By Yury Polyakov
Russian Domestic Politics is probably the most boring subject for all enthusiastic researchers in Russian Studies. Russian people view Vladimir Putin as the new Brezhnev because his style is similar to Brezhnev’s tactics over the Zastoy days. In other words, you can sum up Putin message as ‘Sleep tight, my beloved country’. In 2000, Vladimir Zhirinovsky argued that Putin’s era would be calm and stable. In effect, the LDPR’s leader was right when he said that, as the TV was no longer a debate platform. Likewise, Ex-Duma Speaker Boris Gryzlov made another decisive statement when he described Duma as the place which does not exist for political discussions. Personally, I believe that these were obviously gloomy. There have been moments when awful things as the Second Chechen War, Kursk, terrorist acts, Beslan, and several other sad events have occurred in the 2000s. Continue reading “What Has Motivated the Russian Youth to Protest Against Mevdev?”
By Gavin Davies
Humanitarian efforts have saved countless lives, but have been accused of making bad situations worse. The impact of this duality has grown after the end of the Cold War, when the USSR and the US removed support from their respective spheres of influence and left a power vacuum. With no interest or support coming from other states, individuals organized means for assistance much like that which they had done for local charities. The internationalization of charity work spread, and now there are nongovernmental organizations (NGOs) and civil society organizations (CSOs) for every need and occasion for relief and development all over the globe (Michael, 2002, p. 4). But as NGOs proliferate, what effects does this have on the world? Continue reading “NGOs and Their Role in Human Security”
By Lola Scurlock
According to the UN, International Women’s Day is a global event to acknowledge progress made in women’s rights, to advocate for change and to proclaim the role of common women in altering the history of their nations and communities through acts of courage and determination. On the 8th of March, we will celebrate International Women’s Day and one of the top ongoing topics that will be discussed is the role of Syrian women in the Syrian Civil War.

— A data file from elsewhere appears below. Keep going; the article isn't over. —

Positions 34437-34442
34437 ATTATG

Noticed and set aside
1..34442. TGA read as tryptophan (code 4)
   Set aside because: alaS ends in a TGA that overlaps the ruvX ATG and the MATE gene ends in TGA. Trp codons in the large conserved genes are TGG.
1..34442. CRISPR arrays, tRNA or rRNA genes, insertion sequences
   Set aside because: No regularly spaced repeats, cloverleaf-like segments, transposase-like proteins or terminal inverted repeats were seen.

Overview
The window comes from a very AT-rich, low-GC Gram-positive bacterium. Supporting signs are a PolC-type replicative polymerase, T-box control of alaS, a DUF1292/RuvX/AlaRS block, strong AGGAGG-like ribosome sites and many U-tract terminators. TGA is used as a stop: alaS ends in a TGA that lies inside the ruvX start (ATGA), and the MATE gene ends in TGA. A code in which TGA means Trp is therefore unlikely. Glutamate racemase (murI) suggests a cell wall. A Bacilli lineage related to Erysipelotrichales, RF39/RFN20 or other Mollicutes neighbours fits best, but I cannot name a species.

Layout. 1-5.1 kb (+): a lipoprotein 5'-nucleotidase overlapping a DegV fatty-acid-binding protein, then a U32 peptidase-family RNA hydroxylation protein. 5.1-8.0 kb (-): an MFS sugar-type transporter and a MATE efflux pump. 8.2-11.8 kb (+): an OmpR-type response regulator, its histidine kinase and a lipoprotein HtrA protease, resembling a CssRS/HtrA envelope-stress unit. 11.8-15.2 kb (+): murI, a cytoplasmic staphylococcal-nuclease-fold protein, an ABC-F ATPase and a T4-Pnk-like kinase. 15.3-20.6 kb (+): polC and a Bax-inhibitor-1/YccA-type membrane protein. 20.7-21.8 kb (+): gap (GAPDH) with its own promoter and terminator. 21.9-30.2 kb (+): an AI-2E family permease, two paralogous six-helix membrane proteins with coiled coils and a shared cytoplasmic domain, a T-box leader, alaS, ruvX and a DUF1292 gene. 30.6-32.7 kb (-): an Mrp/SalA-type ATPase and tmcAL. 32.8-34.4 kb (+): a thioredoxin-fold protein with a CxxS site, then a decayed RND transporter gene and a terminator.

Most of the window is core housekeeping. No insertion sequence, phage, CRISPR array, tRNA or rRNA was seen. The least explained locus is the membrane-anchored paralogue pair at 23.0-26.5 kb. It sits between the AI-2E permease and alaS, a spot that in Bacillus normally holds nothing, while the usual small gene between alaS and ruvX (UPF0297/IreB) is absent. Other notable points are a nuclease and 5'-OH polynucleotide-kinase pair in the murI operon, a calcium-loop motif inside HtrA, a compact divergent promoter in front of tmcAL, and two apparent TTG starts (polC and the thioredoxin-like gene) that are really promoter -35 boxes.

Continue reading “In the blind-eye of the media; the role of women in the Syrian Civil War”
By Gavin Davies
Humanity groans, half crushed beneath the weight of its own progress. It does not sufficiently realize that its future is in its own hands. It is up to humanity to see if first of all it wants to keep on living. It is then up to it to ask whether it wants to merely live, or whether in addition it wants to make the necessary effort required for fulfilling [life].
Bergson 1977, p. 317
There is a pervasive belief that human rights could be met if people just understood each other better. If only people could care about all people as much as their family and friends! Continue reading “The Openness Of Societies”
By Jennifer Amspacher
Fidel Castro was 90 years old when he died on November 25, 2016. He was frail and sickly, yet his death still came to the world as a shock. Fidel Castro was President of Cuba from December 2, 1976 to February 24, 2008, when he resigned and gave power to his brother, Raúl Castro. Not only did he hold Presidency in Cuba for 47 years, Castro was first a law student at University of Havana– then rebel, revolutionary, self-proclaimed anti-imperialist and pro-soviet socialist; labeled as a fearsome dictator by critics and as an everlasting legend and icon by his supporters. The late Fidel Castro, no matter how you view him, was indubitably one of the most politically influential figures in Latin American history.
Continue reading “Fidel Castro’s Death, and What it Means to the Rest of the World”
By Mariam Tuma
Since the “beginning” of the European Refugee Crisis, a term problematic in its own right, we have been bombarded with mass media campaigns trying to propagate a particular narrative on the issue. The construction of loaded terminology evoking particular emotions, ideologies, and reactions has characterised the very foundation of reporting on the issue.
Continue reading “Exploitation of Refugees Left, Right, and Centre”
By Emma Temple
Perhaps not dominating, but infiltrating headline news for over a year now, is the political turmoil in Venezuela. The somewhat secondary reporting style regarding this crisis could perhaps be assigned to the fact that more ‘pressing’ matters concern the west at the moment; but you only need to obtain a few of the facts regarding life on Venezuelan streets in order to truly understand the sheer catastrophic consequences that political corruption has had on Venezuelan society.
Continue reading “Crisis in Venezuela: What’s Really Going On?”